After a vent on Facebook about the mental health care, or lack of, that my daughter had been receiving, I had a lovely email from my second cousin that ended with “…phone me and we’ll talk about mustard seeds.”
Not having heard that before, it caught my attention, but I did decide it was just a term my cousin used meaning we’ll talk about ‘stuff’ – the important, the feel good, the mundane and the trivial.
I rang, and sure enough we talked about ‘stuff’. Then more ‘stuff’. And when I thought we were ‘stuffed’ out, my cousin said “so let’s talk about those mustard seeds.”
He asked me if I’d ever heard the story about Buddha and the mustard seed. I hadn’t, but my interest was piqued. I love Buddha’s teachings, and knew my cousin was passing this one on as it had some meaning for me.
The condensed version of the parable tells of a young woman, Kisa Gotami, whose only son died. She was heartbroken and went to see Buddha, begging him to cure her son. He told her that he first wanted a mustard seeds, but that the mustard seeds could only be accepted from a household that hasn’t seen death. As Kisa went from house to house she realised that there wasn’t a family that hadn’t experienced her pain.
The point for me take from this was that I’m not alone in my experiences as a parent with a teen with mental health issues, sometimes I don’t realise that.
The point for all of us to take from this is that we’re not alone in whatever we’re going through. Without question there’s someone, somewhere, who relates to our own suffering, on whatever level that suffering of our human condition is.
That knowledge provides a type of comforting soul food. And not because I think we relish in other’s pain, but because I think as humans we don’t like feeling emotionally or socially isolated. In all aspects of our lives we need to have those connections, particularly during the most challenging times.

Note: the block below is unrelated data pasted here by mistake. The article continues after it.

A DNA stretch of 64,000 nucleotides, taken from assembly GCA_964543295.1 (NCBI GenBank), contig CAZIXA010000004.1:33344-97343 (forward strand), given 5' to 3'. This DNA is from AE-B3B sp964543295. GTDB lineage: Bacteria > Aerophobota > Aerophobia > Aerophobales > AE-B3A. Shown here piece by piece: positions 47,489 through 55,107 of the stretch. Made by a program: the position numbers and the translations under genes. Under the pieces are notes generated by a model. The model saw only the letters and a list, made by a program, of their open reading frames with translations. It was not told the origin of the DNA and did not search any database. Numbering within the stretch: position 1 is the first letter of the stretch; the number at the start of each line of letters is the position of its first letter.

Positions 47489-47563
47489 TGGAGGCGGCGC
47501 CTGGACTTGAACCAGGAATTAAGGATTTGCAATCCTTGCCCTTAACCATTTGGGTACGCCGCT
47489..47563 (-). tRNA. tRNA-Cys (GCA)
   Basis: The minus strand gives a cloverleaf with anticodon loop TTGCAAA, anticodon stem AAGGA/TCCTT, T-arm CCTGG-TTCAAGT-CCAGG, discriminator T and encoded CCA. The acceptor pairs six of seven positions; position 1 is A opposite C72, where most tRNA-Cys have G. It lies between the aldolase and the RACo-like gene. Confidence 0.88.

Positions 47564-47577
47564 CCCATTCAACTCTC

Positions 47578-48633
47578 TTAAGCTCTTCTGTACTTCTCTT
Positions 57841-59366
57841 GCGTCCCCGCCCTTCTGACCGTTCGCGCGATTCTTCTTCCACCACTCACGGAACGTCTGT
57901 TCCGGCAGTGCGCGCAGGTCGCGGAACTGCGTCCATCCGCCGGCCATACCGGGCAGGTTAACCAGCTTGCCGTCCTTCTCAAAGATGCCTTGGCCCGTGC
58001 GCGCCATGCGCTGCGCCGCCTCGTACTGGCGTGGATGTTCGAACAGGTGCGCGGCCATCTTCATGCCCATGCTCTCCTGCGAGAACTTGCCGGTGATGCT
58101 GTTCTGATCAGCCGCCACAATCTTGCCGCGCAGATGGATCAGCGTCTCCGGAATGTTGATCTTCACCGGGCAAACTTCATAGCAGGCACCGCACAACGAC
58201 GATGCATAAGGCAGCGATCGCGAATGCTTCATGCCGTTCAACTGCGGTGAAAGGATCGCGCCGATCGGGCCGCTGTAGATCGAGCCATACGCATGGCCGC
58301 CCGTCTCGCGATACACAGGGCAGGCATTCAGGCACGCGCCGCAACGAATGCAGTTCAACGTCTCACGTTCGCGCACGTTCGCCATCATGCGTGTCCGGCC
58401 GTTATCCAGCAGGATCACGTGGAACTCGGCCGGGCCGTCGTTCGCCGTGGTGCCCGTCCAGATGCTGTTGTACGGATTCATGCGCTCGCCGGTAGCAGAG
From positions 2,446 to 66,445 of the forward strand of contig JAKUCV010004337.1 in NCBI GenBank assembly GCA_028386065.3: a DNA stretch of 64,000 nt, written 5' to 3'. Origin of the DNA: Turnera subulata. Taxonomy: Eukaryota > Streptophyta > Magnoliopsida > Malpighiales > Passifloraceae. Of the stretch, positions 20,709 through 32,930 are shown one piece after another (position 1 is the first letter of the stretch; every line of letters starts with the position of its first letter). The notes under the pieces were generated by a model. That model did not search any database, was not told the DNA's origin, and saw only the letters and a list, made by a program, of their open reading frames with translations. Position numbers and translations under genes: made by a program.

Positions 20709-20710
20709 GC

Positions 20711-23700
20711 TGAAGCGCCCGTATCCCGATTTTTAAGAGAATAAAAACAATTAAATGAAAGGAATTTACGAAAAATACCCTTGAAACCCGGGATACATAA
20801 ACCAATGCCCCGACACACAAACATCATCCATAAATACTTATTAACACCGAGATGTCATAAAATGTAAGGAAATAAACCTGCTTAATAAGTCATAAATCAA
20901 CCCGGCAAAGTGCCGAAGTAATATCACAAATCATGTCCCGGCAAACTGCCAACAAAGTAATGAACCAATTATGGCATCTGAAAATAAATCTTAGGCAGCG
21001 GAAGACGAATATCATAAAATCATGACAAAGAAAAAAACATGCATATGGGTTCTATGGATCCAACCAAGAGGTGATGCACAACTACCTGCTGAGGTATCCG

The full parable continues on to teach us about finding peace after the death of loved ones. The same lesson can also be applied to change, which death represents spiritually, so if you’re interested I’ve included a link to Buddha and the Mustard Seed here
The goal, which ever way you look at it, is to live with as little emotional pain and suffering as possible during our time on earth. Hearing about the mustard seed eased much of my inner turmoil, and the thought that there are other parents out there who’ve been through the same as me has stayed with me.
That thought calms me to a certain extent and helps me to stop and choose what will consume my worries. I’d love to say I could go cold turkey but that ain’t gonna happen. I’ve decided to give myself a daily worry allowance instead, so I need to use that allowance wisely. If I have no control over the situation or outcome it’s not worth wasting a worry. It’s pretty black and white which is how I want it. Grey areas can grow and make weird formations, so no grey. If something big comes up, there are no increases to the allowance – something has to give up it’s worry card and become obsolete. It’s brutal! But we only get one go at this life.